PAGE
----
This essays is excerpted from the Zed Press book, Realizing Hope
This essays is excerpted from the Zed Press book, Realizing Hope
Economies and the Environment
Economies affect natural environments in diverse ways, of course. They add new contents to the environment, such as pollutants. They deplete contents from the environment, such as natural resources. They alter the arrangement and composition of attributes in the environment or the way in which people relate to the environment, such as by building dams or creating changed patterns of human habitation, and countless other possibilities. And each of these and other possible ways of an economy affecting the environment can, in turn, have additional ripple effects on nature’s composition and people’s lives.
Thus, for example, an economy can add economic byproducts to the environment as in exhaust spewing from cars or smoke stacks accumulating chemicals in the atmosphere. In turn these effluents can impede breathing or alter the way the sun’s rays affect atmospheric temperatures. Both these economic implications can in turn have ripple effects, for example, on people’s health, or on air currents which then impact sea currents in turn affecting polar ice caps and then altering weather patterns, sea levels, and crop yields, in turn dramatically impacting human options and conditions.
Or an economy can use up oil, water, or forests, leading to people having to reduce their use of depleted resources and thus affecting the total level of both production and consumption around the world, or affecting the availability of nutrients essential to life, or of building materials needed for creating dwellings in many parts of the world.
Or an economy can alter the shape and content of the natural environment’s dynamics, as for example when by reducing forests we reduce the supply of oxygen they emit into the atmosphere, or when by increasing the number of cows and affecting their eating patterns (to produce more tasty steak for ourselves) we increase the methane they expel, again leading to greenhouse effects that in turn alter global weather patterns, or when we alter human living patterns and thus transport patterns and other needs or consumption patterns and attitudes, affecting people’s on-going relations to mountains, rivers, air, and other species.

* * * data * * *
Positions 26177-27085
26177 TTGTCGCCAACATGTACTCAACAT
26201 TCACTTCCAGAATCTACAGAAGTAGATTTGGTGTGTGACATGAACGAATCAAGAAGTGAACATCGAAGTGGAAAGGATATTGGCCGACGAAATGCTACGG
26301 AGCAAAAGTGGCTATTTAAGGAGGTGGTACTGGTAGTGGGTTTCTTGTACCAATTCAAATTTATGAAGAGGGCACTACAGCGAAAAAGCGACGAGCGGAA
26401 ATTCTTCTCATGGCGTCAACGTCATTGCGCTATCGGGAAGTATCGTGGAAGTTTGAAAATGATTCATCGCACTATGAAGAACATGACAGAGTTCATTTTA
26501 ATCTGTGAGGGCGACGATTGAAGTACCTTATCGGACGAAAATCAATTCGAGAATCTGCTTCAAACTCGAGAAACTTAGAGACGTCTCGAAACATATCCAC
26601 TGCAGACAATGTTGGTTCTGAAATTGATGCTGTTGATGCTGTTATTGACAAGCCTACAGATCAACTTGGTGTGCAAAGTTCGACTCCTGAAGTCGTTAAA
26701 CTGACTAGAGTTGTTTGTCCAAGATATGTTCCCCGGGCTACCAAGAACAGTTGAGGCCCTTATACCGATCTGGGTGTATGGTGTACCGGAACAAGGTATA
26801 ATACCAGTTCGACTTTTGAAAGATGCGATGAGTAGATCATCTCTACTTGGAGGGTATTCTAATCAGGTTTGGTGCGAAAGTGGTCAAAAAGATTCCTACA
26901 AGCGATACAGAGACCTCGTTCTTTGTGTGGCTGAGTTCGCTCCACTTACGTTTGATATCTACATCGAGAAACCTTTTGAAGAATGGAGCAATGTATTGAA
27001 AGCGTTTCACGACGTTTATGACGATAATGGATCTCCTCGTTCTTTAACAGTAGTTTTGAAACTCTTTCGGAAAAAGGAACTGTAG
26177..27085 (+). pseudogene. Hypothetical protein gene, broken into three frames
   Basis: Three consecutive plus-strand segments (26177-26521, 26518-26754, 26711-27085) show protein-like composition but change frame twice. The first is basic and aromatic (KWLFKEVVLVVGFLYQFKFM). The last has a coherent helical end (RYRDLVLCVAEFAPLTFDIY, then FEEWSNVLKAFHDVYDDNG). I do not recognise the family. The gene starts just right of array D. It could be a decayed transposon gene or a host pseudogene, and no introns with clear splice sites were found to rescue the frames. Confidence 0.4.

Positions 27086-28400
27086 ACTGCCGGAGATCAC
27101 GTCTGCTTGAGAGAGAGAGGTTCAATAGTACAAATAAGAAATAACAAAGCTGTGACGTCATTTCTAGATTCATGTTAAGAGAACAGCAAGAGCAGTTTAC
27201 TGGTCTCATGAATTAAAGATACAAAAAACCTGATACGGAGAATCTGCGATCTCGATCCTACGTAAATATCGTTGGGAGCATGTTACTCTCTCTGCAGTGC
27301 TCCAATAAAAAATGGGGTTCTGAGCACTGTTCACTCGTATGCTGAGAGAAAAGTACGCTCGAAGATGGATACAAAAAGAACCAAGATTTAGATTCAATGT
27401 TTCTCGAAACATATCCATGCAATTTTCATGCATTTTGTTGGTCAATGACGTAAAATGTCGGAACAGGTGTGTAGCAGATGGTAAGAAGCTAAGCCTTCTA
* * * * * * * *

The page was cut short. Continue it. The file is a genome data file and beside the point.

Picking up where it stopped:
In the above cases and also countless others impacting the supply or the quality of weather, air, water, or even noise, globally or regionally, or affecting resource availability, or even affecting the availability of enjoyable or natural environments, what we do in our economic lives affects either directly or by a many-step process, how we environmentally prosper or suffer in our daily lives, whether now or in the future, as well as how the environment itself adapts.
In other words, economic acts have direct, secondary, and tertiary affects on the environment, and the changed environment in turn has direct, secondary, and tertiary affects on our life conditions.
Sometimes these effects are quite tremendous, as in seas rising to swallow coastal areas and even whole low lying countries, or as in crop, resource, or water depletion that causes starvation or other extreme widespread deprivations. Or maybe the effects are slightly less severe as in tornados and hurricanes devastating large swaths of population, or inflated cancer rates caused by polluted ground water or escalated radiation cutting down large numbers of people early in life, or dams eliminating whole towns or villages due to their footprint. Or maybe the effects are limited to smaller areas suffering loss of enriching environmental surroundings when natural environments are tarred over or noise pollution arises from loud production or consumption.
It follows from all these possibilities that the relations of an economy to the surrounding natural environment are deadly serious and that to fail regarding relations to the environment, even if succeeding on all other criteria, would be a damning weakness for any proposed economic model.
Capitalism fails quite miserably regarding the environment. First, capitalism’s market system prioritizes maximizing short-run profit regardless of long-run implications. Second, markets ignore environmental effects and have built in incentives to violate the environment whenever doing so will yield profits or, for that matter, consumer fulfillment at the cost of others. And, third, there is the capitalist drive to accumulate regardless of effects on life and all other variables.